Our technician Kate Desforges has been spending some dedicated print research days in the studios recently, most recently exploring photo-etching. This time is hugely important to refine particular processes and try out new ones, ensuring that we can continue to offer a wide range of printmaking techniques to our community of printmakers, and importantly, to make sure that they all work! Imaginatively titled ‘Technician Corner’, Kate will be documenting her research in blog posts throughout the year. Here’s the second installment…
Continuing in my photo-etching research I spent a day last month doing further tests, with the aim of getting a broader range of tones. I was pretty confident that my platemaking process was good, so I focused instead on delving deeper into how I could manipulate my image to suit the process. I did some interesting reading on this website, which I highly recommend checking out if you’re interested in photogravure printmaking: https://intaglioeditions.com/procedures/polymer_photogravure.html and I played about with making a process compensation curve on Photoshop. This sounds technical, but essentially what I have noticed about the photo-etching process is that it tends to accentuate the blacks and whites in an image, and burn out the mid-tones. So I created a setting on Photoshop which accentuates the mid-tones in the image, compensating for the fact that they tend to get burnt out. I was really pleased with the results, as you can see from the images below. I just want to make a more finished image using the process now to really test it, (and that means as little user error as possible). Watch this space!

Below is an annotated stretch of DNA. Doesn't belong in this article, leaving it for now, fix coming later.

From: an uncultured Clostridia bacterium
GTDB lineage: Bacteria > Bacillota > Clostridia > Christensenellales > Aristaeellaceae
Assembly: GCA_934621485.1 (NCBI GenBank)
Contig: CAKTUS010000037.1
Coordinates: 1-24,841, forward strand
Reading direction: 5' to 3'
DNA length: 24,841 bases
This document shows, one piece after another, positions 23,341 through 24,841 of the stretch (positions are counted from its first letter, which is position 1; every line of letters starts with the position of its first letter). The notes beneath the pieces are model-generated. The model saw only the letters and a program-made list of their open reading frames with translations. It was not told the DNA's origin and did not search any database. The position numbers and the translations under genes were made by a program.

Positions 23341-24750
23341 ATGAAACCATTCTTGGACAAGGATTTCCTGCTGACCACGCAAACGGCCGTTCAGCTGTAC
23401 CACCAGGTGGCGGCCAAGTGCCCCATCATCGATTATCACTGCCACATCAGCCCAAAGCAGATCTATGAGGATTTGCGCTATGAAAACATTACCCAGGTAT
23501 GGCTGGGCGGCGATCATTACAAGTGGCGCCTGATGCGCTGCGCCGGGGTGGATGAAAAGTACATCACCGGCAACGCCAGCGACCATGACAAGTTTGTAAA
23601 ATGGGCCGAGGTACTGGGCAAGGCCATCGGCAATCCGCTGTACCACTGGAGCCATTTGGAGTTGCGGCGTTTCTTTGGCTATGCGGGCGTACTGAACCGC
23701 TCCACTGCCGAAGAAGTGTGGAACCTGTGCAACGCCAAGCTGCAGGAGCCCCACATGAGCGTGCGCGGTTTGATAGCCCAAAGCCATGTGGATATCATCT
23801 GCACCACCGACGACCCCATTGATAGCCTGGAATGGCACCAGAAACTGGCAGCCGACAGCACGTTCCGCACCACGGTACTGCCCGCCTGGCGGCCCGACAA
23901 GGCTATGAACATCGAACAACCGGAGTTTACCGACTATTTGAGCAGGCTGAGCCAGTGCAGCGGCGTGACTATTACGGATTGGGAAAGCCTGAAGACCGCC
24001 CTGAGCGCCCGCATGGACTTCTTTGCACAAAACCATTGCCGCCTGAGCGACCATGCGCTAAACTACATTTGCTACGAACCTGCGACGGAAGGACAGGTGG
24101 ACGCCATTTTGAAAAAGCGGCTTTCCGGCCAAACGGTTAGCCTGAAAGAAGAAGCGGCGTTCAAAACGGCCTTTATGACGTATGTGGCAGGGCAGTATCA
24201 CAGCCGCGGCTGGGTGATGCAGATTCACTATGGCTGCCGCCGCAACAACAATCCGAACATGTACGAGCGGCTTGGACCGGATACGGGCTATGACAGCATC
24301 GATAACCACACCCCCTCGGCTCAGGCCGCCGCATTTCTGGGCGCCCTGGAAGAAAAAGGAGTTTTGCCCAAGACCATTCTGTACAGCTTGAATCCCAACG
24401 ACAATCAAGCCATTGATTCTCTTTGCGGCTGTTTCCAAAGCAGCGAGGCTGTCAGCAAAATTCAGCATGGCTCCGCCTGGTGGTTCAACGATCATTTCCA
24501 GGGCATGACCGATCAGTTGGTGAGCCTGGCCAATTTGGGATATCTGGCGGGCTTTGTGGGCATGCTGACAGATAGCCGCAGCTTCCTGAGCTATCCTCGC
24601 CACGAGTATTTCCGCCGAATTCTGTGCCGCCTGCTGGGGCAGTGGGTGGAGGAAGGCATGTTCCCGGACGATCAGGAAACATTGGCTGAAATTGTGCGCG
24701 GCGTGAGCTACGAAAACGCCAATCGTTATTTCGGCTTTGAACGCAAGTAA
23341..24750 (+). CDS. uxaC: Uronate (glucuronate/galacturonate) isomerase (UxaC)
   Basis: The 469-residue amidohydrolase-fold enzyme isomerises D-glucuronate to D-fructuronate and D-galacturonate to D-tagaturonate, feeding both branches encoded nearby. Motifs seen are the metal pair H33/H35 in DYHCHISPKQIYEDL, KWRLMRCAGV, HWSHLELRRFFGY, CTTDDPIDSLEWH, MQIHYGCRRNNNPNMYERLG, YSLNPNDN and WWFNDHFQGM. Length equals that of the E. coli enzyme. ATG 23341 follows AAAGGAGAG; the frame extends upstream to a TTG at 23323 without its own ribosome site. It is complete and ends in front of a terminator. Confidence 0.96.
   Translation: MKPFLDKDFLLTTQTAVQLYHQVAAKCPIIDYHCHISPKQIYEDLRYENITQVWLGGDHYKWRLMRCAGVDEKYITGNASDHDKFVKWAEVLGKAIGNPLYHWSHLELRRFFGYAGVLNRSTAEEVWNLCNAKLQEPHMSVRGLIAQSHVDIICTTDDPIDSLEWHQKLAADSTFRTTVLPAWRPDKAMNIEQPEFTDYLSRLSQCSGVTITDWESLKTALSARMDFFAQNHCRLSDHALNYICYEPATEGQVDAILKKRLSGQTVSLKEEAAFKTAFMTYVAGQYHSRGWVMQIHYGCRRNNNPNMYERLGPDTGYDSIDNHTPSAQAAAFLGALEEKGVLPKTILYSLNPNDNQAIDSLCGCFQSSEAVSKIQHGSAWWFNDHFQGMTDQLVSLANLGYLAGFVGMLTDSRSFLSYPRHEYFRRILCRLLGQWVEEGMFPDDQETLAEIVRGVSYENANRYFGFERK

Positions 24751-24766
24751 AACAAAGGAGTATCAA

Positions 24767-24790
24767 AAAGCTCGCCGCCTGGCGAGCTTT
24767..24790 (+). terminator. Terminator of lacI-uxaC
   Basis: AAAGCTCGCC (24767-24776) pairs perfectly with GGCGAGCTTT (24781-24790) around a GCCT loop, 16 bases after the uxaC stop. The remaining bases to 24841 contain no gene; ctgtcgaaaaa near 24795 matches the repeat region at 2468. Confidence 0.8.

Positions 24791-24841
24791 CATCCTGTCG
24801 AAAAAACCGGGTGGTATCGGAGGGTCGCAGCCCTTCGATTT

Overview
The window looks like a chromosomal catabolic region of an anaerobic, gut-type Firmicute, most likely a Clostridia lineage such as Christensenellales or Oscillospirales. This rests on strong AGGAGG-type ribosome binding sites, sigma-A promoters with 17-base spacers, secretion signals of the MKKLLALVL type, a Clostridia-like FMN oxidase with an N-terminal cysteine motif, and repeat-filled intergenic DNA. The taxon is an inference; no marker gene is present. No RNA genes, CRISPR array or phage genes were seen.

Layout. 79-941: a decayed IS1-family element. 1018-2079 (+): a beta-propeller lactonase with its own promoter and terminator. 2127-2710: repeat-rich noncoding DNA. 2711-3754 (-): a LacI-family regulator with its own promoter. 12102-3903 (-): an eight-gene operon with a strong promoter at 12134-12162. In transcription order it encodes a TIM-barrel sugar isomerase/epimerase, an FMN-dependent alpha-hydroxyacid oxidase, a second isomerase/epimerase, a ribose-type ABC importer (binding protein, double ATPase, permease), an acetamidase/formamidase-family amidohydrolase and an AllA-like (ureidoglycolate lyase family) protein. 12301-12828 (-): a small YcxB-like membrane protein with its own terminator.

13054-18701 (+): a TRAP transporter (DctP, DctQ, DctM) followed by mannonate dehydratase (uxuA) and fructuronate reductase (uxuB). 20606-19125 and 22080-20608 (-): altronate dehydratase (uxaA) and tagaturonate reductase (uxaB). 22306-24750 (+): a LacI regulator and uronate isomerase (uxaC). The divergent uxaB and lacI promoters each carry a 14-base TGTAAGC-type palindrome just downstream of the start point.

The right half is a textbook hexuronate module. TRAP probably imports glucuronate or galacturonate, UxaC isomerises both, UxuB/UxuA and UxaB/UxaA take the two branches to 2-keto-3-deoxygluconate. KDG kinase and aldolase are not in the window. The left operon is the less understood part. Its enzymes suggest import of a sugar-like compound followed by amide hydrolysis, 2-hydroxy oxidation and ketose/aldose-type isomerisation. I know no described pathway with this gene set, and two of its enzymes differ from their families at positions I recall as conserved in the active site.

We would always recommend you photo-etch with a print technician in a workshop space for safety.